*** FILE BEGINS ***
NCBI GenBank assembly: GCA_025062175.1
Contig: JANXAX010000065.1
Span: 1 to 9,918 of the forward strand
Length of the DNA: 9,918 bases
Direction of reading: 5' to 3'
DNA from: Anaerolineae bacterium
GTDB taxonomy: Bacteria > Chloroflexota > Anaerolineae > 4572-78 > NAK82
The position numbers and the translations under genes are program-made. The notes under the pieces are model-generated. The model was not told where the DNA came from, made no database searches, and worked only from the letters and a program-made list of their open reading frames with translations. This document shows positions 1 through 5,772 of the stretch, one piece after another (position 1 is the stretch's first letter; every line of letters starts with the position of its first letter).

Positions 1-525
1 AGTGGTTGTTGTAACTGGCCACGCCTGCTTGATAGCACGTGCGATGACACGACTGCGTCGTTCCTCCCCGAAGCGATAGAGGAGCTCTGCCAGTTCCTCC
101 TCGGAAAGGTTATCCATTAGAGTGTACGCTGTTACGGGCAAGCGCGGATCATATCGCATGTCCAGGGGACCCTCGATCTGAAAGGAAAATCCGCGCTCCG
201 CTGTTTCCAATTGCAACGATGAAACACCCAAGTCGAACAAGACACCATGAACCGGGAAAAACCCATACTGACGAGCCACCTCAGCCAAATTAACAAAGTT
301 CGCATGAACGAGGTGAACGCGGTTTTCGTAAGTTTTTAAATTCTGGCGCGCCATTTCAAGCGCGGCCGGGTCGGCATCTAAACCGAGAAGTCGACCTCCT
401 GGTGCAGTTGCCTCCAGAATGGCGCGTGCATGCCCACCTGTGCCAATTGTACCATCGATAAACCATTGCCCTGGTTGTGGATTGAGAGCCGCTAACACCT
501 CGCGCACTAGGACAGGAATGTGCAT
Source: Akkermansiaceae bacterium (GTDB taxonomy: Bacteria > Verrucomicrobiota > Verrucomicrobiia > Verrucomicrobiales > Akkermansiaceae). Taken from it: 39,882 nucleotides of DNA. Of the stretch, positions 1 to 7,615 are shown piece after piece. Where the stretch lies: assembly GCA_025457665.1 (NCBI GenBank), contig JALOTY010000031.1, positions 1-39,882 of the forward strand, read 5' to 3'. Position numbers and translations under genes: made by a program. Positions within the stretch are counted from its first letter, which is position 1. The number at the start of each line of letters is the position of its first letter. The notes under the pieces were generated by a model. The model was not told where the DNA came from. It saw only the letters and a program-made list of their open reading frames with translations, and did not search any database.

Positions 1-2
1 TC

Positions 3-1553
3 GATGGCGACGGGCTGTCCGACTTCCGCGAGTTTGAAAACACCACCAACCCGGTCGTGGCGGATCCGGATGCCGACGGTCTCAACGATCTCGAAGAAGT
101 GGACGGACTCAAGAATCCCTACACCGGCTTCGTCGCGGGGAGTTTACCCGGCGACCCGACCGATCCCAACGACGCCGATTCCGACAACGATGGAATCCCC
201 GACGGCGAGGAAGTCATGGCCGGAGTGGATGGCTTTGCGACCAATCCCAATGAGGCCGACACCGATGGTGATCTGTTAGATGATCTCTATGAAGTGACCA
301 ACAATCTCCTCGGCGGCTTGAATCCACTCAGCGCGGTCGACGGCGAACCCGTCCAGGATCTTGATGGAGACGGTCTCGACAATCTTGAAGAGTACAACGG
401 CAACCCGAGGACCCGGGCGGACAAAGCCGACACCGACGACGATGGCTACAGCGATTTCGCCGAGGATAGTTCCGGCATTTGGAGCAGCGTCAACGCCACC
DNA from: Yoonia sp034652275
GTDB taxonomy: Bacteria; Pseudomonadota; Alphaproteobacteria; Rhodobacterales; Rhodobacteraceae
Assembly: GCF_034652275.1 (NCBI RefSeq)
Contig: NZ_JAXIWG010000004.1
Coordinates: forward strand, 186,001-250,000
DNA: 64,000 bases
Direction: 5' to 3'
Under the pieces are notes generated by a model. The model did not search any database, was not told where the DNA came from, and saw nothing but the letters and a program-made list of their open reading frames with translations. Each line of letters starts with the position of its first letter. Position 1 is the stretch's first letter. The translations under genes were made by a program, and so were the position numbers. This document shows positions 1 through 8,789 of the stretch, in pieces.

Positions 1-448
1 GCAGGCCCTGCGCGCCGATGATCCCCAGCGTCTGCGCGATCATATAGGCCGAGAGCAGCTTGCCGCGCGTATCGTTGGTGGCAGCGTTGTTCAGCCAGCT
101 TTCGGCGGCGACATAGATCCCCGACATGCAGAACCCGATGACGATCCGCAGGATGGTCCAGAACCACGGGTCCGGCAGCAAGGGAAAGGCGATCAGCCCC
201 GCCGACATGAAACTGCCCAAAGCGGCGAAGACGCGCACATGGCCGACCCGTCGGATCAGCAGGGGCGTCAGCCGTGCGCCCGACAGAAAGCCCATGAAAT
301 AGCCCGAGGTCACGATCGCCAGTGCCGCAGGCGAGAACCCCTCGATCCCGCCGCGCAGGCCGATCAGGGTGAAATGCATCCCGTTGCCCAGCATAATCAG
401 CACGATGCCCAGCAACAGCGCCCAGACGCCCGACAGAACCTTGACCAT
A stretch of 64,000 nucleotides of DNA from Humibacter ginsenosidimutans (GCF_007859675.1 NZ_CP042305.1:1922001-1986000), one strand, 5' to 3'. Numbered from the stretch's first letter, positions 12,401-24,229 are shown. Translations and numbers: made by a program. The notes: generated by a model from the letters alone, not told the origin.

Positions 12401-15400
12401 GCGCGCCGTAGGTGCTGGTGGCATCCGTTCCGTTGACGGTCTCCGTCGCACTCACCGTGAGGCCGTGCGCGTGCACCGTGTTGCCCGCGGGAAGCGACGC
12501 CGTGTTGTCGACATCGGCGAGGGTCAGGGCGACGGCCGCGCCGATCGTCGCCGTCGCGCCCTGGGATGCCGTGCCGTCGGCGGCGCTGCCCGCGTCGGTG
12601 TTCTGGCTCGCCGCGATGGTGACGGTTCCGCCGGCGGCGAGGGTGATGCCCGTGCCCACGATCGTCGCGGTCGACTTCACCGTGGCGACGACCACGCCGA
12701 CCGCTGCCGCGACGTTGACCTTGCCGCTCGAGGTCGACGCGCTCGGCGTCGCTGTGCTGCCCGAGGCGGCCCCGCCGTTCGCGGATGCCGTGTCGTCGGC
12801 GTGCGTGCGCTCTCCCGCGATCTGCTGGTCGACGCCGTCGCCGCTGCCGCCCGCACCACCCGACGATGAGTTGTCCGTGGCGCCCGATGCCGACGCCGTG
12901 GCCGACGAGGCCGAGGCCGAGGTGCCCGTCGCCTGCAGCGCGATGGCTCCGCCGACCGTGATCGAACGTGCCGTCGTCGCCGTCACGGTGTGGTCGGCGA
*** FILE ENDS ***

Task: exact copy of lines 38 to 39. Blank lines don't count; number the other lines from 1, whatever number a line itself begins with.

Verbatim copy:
401 CACGATGCCCAGCAACAGCGCCCAGACGCCCGACAGAACCTTGACCAT
A stretch of 64,000 nucleotides of DNA from Humibacter ginsenosidimutans (GCF_007859675.1 NZ_CP042305.1:1922001-1986000), one strand, 5' to 3'. Numbered from the stretch's first letter, positions 12,401-24,229 are shown. Translations and numbers: made by a program. The notes: generated by a model from the letters alone, not told the origin.